Dear Editor (Irish Medical Times), Data from all over the world show that more than 80 per cent of patients hospitalised with Covid-19 are vitamin D deficient compared with the general population.
In a small study by Drs Jose Manuel Quesada Gomez and Luis Manuel Entrenasa in Spain, they showed high-dose vitamin D appeared to reduce the severity of Covid-19.
More recently, a consensus is emerging amongst doctors that we should all take vitamin D supplements, especially as many of our female patients are blocking out the sun with the widespread use of sun protection factor (SPF) in cosmeceuticals. This is even more important as Ireland gets a few sunny days anyway.
To address this long-standing problem, free vitamin D supplements will be sent to over two million clinically vulnerable people in England this winter. However, research shows that a third of people do not take the pills they are given.
It is now time both Ireland and the United Kingdom go further and fortify basic food such as flour and milk with vitamin D, which is common practice in Canada, Sweden, Finland and Australia. Taking vitamin D reduces the risk of fractures, improves muscle function, and reduces the risk of death from cancer.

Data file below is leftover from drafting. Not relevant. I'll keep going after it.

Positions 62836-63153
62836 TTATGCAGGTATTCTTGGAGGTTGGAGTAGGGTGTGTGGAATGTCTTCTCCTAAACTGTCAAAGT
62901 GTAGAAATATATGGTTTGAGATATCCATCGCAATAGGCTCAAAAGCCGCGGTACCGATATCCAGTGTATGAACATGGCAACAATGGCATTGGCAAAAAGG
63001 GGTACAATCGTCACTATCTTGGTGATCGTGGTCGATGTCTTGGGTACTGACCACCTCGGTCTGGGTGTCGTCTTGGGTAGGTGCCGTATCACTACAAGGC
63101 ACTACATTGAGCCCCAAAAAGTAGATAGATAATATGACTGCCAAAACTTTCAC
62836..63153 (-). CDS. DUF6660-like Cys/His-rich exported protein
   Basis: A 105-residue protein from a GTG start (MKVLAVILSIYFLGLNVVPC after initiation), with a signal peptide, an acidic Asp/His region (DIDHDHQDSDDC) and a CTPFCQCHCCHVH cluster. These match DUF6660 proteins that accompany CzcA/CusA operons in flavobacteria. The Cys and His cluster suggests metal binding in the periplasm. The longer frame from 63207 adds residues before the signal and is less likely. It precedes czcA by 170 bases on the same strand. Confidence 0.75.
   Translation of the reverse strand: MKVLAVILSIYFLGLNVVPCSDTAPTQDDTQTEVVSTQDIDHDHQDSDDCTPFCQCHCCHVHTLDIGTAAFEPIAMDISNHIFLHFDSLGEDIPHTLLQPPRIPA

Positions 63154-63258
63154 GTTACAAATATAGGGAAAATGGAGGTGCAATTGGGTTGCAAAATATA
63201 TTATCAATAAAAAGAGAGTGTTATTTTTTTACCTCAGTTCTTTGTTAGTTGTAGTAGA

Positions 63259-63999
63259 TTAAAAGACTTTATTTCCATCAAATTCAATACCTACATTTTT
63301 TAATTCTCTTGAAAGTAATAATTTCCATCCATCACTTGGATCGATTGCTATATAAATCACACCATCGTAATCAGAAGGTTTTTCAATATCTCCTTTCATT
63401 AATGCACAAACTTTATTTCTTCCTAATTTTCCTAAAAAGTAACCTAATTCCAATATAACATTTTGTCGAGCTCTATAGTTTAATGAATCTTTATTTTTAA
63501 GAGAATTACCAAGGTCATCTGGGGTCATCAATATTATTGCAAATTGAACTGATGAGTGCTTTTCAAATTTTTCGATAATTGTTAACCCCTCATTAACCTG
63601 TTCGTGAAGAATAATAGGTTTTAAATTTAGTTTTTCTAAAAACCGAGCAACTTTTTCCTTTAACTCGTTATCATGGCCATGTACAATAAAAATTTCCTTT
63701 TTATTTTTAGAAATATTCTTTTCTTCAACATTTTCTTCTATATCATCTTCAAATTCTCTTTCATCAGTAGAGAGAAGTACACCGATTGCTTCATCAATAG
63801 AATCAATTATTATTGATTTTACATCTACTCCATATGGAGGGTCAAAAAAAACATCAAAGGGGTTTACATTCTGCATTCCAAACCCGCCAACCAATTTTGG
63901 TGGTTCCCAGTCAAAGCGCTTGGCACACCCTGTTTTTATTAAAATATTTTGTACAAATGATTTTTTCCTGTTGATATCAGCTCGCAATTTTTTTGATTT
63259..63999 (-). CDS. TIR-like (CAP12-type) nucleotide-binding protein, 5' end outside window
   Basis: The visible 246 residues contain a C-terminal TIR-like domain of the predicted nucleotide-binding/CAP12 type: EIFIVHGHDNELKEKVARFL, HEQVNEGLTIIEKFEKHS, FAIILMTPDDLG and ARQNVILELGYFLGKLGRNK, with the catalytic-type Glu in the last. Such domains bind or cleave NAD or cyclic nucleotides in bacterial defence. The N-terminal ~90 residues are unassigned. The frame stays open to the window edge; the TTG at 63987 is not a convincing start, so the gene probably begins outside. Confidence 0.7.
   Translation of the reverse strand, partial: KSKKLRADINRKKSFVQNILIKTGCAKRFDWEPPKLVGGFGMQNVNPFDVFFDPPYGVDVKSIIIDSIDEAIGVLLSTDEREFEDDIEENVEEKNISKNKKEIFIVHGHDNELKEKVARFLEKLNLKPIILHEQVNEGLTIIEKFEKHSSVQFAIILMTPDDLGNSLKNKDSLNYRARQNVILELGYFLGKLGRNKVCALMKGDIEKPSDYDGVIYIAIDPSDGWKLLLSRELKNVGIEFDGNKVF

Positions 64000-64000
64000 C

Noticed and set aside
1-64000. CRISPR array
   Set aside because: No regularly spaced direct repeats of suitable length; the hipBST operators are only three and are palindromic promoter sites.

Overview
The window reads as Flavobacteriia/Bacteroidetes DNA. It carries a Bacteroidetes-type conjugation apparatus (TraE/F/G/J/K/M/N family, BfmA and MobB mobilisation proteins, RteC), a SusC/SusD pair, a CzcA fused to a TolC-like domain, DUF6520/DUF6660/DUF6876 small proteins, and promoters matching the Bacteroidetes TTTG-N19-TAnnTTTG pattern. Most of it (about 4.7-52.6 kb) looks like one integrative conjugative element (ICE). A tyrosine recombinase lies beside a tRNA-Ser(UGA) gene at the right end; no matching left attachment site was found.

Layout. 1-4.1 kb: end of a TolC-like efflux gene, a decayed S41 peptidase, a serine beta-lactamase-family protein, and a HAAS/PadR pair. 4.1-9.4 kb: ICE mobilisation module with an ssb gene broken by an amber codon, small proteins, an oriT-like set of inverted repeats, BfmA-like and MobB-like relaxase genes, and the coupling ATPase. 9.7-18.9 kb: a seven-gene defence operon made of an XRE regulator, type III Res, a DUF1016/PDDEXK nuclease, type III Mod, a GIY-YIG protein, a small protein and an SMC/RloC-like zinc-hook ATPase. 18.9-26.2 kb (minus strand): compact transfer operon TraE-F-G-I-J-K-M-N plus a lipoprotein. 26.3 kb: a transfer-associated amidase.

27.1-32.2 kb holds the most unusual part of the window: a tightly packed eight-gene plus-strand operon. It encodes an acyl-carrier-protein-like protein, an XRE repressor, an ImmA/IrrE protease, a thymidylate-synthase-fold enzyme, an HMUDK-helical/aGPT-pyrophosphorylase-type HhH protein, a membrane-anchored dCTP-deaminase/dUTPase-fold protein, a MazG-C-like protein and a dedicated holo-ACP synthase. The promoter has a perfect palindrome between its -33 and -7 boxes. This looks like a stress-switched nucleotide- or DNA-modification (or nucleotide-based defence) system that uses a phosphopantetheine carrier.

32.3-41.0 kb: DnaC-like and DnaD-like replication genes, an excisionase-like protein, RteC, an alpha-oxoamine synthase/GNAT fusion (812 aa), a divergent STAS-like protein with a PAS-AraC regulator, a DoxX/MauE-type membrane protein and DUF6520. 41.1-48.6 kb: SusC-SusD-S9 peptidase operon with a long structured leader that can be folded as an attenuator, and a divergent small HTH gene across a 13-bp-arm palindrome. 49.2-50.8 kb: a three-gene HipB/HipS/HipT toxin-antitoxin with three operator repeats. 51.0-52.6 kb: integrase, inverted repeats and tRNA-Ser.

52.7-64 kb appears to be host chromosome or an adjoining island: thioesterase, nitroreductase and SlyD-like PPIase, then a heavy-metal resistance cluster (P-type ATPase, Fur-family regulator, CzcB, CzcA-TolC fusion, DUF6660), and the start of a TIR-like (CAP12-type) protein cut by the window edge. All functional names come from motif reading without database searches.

I am aware that there may be a counterargument that this may violate the freedom of some people and excess vitamin D can cause other minor problems. However, fortifying essential food with sensible amounts of vitamin D is a cheap intervention that would have an important health benefit during this present Covid-19 pandemic.
Dr Patrick Treacy Medical Director, Ailesbury Clinics Ltd, Clonskeagh, Co Dublin